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This week, we passed the mic to you, dear diners, and asked you to tell us what you want local dining to taste, look, and feel like in 2022 while acknowledging that the hospitality industry is still in recovery.
The pandemic and risks associated with eating out are still top of mind, and for good reason. You also weighed in on QR codes, vegan options, tipping, and tasting menus. And there’s one Maryland resident who says they rely on chains because “all the food here sucks.”
Read on to hear what your fellow diners desire. The entries City Paper was able to publish have been lightly edited for length and clarity.
Health & Safety
Editor’s note: There is currently no mask mandate or vaccine mandate in place for D.C. bars and restaurants, though Mayor Muriel Bowser issued a mask advisory earlier this month. A number of bars and restaurants have instituted their own vaccine or testing requirements.
Vaccine mandates! Right now I’m only going to places that are checking vaccine cards, and I’d like more options! —Abigail, D.C. resident
Vaccine mandates that are enforced reliably and consistently and social distancing. I know that puts a burden on the restaurant to be the vaccine police and also cuts revenue of the restaurant. I, personally, am willing to pay more so that a restaurant is less crowded and have been seeking out places which do not crowd diners. I also have been avoiding restaurants without vaccine mandates. —Anonymous D.C. resident
I want to see vaccine mandates everywhere—and if the District will not enforce one, individual establishments should. We are well past the point where any accommodations should be made for the willfully unvaccinated, particularly with regards to doing things like eating and drinking indoors in close proximity to others. The overwhelming majority of adults in the region are vaccinated. Instituting a vaccine mandate at restaurants and bars will provide a greater level of safety for everyone—patrons and staff alike—and encourage more people to feel comfortable going out. —Ben, D.C. resident
I really want to see more outdoor dining options. I am incredibly concerned about omicron and upset to see that we don’t have a mask mandate anymore. —Sammy Chavin, D.C. resident
Atmosphere & Information
A lower noise level and a more RESTful atmosphere in RESTaurants. —Anonymous D.C. resident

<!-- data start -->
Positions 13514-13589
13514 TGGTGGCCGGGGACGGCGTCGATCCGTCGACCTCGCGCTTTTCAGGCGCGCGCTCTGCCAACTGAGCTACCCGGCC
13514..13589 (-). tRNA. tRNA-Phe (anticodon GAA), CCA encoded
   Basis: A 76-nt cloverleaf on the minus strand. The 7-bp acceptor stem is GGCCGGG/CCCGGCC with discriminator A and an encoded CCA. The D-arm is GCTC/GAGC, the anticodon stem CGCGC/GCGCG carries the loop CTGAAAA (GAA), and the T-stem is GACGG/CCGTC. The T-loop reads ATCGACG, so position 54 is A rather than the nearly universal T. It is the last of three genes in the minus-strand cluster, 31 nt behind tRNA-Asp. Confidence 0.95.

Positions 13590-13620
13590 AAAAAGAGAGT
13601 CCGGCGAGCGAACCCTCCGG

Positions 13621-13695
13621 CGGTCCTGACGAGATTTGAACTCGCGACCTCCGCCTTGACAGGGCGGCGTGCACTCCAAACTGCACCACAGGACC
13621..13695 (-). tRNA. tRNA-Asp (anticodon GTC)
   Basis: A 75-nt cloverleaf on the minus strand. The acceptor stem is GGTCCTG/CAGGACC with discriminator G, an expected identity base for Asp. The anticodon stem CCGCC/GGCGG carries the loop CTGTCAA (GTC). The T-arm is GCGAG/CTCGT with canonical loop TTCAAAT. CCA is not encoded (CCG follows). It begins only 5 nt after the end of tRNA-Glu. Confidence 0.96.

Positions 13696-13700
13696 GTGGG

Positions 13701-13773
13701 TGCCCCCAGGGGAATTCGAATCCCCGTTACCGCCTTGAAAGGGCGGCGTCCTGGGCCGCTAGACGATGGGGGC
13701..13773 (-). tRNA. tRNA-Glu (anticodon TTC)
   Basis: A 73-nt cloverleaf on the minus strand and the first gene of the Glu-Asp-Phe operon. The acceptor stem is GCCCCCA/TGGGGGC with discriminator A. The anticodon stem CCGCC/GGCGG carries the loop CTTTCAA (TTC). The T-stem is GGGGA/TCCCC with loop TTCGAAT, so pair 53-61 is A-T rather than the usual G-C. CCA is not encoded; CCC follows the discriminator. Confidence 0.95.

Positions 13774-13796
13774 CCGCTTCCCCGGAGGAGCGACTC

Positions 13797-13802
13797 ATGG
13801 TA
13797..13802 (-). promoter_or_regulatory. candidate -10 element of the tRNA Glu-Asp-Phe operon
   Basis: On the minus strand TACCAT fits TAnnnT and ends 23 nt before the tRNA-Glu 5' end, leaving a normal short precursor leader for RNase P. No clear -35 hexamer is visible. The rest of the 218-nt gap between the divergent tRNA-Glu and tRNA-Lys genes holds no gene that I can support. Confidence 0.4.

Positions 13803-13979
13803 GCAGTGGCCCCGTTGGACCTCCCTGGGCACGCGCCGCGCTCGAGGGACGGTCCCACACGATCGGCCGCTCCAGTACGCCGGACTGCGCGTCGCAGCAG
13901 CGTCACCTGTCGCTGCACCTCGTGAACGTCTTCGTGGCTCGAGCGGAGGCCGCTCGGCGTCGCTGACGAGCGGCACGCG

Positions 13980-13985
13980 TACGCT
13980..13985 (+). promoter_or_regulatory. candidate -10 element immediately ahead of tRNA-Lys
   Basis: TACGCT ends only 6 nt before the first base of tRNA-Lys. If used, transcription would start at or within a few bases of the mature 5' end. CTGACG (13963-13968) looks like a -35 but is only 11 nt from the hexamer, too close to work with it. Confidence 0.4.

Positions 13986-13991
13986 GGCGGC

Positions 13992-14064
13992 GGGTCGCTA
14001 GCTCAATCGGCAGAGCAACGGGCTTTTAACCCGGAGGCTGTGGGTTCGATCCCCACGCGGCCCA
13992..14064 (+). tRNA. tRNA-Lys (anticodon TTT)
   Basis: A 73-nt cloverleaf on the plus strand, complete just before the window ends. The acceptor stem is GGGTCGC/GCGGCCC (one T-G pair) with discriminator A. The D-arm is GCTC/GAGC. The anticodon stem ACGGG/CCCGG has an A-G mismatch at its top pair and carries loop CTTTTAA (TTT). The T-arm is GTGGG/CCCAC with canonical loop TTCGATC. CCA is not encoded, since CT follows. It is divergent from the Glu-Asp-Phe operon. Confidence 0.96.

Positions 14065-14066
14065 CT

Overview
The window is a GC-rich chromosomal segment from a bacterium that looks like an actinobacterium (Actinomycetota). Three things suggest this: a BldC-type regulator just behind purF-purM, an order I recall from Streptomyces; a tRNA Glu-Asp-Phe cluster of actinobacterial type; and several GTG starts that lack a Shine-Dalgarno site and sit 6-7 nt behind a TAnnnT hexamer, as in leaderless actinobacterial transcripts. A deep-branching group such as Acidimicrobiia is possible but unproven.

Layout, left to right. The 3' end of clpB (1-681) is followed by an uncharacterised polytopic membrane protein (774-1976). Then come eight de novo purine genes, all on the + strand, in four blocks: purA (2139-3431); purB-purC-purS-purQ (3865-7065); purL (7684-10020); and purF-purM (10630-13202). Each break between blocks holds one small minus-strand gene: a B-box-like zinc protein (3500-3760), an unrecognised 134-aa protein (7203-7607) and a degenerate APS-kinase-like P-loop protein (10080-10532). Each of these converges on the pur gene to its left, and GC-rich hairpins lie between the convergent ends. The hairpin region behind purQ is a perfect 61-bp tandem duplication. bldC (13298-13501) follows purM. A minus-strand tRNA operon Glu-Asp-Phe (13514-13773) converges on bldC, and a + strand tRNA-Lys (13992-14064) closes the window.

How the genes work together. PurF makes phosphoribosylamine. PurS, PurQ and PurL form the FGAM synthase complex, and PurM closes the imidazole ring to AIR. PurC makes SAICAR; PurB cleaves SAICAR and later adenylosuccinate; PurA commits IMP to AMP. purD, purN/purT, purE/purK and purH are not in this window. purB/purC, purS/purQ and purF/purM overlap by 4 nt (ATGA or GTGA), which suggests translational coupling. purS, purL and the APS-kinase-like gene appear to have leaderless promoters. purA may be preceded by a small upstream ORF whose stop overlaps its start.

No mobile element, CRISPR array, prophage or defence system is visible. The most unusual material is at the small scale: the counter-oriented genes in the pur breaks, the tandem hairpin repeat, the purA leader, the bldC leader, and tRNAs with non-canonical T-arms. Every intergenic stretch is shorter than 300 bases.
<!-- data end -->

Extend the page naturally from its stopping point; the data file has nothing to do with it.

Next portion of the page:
I would love to see on restaurant websites how much of their seating is reservation based vs walk in so if they don’t have reservations I can decide if I have a chance walking in. —Jessica H., Virginia resident
Menus & Ordering
Editor’s note: Many restaurants started using QR-code technology during the pandemic because it offered a contactless way to peruse a menu and, in some cases, order and pay. Restaurants and bars were also operating with small staffs, making QR codes convenient.
No more QR code menus. Please bring back paper menus. I’ve tried hard for 15 years to not have my head in my phone at a bar or restaurant. I rarely take it out of my pocket and now every restaurant is full of people buried in their devices. —Brian Cooke, D.C. resident
Real menus! —Anonymous D.C. resident
I would like to have paper menus as an option in addition to the phone menu icon. Also, if a server could come take my order, that would be great. And if the server could take care of the payment, that would be awesome. For those who wish to do all of this by phone, it’s a great option, but for some of us it isn’t relaxing to go to a restaurant when it feels like being at work. —Anonymous Virginia resident
It finally seems like real menus are returning, but for those that haven’t yet realized how terribly anti-social and off-putting the digital menus are, please, please talk to your customers and understand that people need restaurants as social venues, and QR menus drive people into their phones and away from each other. The staffing crisis is real and many customers understand that, but that only makes the work of the existing staff more crucial. Restaurants should be looking for ways to highlight that personal connection, not to diminish it. —Anonymous D.C. resident
I would like to see the return of a la carte menus at some of D.C.’s nicer restaurants. Maydan sets a good example that comes to mind. They had a la carte options pre-pandemic but only recently brought back a la carte menu options. A la carte options let people like myself, who are not super well off but like to go to a nice restaurant once in a while for a fancy dinner, experience exceptional cuisine without totally breaking the bank. Additionally, with the addition of service fees for different reasons, it would be helpful to clarify up front or on the receipt, whether employees are still being paid tipped wages or full wages so as to better inform diners. —Anonymous D.C. resident
More affordable tasting menus. —Anonymous Virginia resident
Keep as much outdoor dining as possible! Love the streateries and have been impressed with the outdoor heat lamps, fire pits, etc. this fall and winter. Definitely hoping that continues in 2022 and beyond. —Chris, D.C. resident
Keep the outdoor villas/areas and make them permanent! The restaurants can use the extra money they make from additional patrons year round! —Melissa Nelson, Virginia resident
Tipping & Labor Models